Health Priorities in Australia: Flash cards

Flashcards by , created over 5 years ago

12 PDHPE (Health priorites in Australia) Flashcards on Health Priorities in Australia: Flash cards, created by rhys-42 on 03/20/2014.

Created by rhys-42 over 5 years ago
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Question Answer
Role of epidemiology The gathering and studying of information regarding illness, disease and death within a certain population.
Measures of epidemiology Mortality, infant mortality, morbidity, life expectancy
What does epidemiology tell us? Incidence of mortality and morbidity. Prevalence of morbidity and mortality, Factors directly linked to M & M, the extent of the problem
What doesn't epidemiology tell us? Severity of the illness and how it impacts upon a person's quality of life. Neglects factors such as cultural, social and economic factors. Doesn't address the reasons why health inequities exist.
Who use's epidemiological data? International organisations e.g W.H.O, Government agencies and organisations e.g A.B.S and RTA, Non-gov organisations e.g Australia drug foundation, governments and politicians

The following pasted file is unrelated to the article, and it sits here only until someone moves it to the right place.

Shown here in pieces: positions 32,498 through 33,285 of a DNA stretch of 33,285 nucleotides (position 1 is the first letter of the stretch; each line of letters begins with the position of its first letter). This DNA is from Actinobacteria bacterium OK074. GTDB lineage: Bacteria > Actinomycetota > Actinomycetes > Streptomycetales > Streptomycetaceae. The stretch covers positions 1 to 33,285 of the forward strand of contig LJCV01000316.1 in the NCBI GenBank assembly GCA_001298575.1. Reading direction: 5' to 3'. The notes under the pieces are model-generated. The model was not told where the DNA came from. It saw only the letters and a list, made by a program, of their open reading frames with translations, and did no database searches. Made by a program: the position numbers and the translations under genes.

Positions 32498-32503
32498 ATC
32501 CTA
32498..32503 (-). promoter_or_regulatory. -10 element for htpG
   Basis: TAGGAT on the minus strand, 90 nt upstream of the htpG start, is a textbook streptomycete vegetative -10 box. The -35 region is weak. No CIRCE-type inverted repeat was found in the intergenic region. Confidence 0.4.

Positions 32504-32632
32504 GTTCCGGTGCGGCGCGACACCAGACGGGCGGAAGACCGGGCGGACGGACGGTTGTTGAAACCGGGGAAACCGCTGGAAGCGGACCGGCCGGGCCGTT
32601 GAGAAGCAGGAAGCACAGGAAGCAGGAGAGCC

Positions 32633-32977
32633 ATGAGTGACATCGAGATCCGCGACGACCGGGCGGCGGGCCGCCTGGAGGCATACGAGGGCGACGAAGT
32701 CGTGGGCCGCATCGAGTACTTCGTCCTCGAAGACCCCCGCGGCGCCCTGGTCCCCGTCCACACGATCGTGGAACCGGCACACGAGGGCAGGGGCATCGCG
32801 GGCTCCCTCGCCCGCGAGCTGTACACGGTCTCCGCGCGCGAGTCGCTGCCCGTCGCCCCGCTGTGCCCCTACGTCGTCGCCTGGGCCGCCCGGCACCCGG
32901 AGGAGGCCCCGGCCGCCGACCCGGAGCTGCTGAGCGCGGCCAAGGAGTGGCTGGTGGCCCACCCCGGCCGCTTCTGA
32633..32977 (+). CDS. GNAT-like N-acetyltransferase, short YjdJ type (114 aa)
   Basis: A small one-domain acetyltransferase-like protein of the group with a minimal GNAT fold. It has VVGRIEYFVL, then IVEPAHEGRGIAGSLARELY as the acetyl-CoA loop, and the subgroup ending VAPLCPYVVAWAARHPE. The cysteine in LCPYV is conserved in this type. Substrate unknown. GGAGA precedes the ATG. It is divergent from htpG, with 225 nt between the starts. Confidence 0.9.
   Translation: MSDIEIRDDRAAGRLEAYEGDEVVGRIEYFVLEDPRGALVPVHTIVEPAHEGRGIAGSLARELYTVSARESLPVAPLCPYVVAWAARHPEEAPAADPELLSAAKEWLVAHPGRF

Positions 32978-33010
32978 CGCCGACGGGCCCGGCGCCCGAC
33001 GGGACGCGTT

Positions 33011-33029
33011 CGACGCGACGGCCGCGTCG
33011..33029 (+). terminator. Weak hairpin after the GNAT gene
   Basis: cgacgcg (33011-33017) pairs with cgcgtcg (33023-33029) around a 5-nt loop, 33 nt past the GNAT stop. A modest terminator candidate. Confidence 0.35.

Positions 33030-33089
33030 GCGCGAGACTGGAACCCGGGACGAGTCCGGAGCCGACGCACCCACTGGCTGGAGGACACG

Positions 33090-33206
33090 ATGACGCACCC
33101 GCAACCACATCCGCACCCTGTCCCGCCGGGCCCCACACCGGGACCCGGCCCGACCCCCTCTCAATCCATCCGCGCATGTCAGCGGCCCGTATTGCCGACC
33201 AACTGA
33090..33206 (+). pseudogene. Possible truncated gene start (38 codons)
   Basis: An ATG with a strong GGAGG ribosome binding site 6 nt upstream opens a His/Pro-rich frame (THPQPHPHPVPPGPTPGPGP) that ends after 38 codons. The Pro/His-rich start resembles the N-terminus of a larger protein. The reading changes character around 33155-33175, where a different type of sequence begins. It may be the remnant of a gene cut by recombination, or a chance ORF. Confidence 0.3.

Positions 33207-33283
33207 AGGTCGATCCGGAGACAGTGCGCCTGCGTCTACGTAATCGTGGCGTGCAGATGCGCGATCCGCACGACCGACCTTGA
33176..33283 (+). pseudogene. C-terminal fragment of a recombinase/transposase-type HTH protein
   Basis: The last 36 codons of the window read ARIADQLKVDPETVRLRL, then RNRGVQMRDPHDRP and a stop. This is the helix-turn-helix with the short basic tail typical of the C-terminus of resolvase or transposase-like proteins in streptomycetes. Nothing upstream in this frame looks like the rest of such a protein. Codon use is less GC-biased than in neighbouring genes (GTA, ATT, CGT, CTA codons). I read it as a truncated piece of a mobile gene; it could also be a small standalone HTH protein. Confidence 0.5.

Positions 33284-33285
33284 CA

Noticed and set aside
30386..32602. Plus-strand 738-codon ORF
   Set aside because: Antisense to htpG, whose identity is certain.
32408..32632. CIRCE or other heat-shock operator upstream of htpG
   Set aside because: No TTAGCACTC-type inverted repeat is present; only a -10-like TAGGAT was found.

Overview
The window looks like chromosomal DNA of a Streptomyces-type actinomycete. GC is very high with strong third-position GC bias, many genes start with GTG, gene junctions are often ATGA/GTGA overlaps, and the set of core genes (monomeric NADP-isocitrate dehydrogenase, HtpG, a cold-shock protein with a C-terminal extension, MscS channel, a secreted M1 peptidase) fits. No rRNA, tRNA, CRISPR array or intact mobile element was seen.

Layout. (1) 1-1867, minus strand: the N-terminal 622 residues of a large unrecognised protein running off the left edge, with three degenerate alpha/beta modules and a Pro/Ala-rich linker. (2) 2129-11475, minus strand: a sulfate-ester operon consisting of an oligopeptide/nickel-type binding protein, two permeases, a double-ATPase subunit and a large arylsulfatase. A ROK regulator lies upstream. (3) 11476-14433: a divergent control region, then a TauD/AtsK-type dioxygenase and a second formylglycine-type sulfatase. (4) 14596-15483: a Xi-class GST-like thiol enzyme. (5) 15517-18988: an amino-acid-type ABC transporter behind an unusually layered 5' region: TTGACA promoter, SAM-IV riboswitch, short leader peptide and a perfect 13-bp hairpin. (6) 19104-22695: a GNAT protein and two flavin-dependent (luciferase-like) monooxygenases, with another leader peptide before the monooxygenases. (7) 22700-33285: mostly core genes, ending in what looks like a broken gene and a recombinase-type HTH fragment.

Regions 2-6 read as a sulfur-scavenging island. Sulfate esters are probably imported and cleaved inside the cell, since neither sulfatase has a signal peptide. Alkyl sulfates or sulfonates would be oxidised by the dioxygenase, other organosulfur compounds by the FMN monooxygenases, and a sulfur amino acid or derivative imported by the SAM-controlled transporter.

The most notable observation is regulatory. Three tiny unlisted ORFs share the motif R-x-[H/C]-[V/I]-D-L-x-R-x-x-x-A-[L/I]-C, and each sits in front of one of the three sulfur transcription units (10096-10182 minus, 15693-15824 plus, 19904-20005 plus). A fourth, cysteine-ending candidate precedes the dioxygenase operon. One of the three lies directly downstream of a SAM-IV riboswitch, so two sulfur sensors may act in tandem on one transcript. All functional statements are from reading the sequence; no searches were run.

What are the four principles of social justice as they relate to health care? Equity, Access Participation and Rights
Equity Fair allocation of resources and entitlements without discrimination.
Access The availability of health services, information and education.
Participation The empowerment of individuals and communities to be involved in planning and decision making for good health.
Rights Equitable opportunities for all individuals to achieve good health.
Social justice Refers to the notion of eliminating inequities in health, promoting inclusiveness of diversity and establishing supportive environments for all Australians.
Direct cost to the community of disease and illness Money spent on diagnosing, treating and caring for the sick, plus the money spend on prevention.
How are direct costs to the community measured? These costs can be estimated from the expenses of medical services, hospital admissions, pharmaceutical prescriptions, prevention initiatives, research, screening and education.
Indirect costs to the community Indirect costs are the value of the output lost when people become to ill to work or die prematurely e.g the cost of forgone earnings, absenteeism and the retraining of replacement workers.
Mortality The number of deaths in a given population from a specific cause over a period of time.
Infant mortality The annual number of deaths in the first year of life, per 1000 live births.
Morbidity The incidence of ill health in a population or group.
Life expectancy An indication of how long a person can expect to live from a given population. It is the number of years remaining to a person at a particular age, if death rates do not change.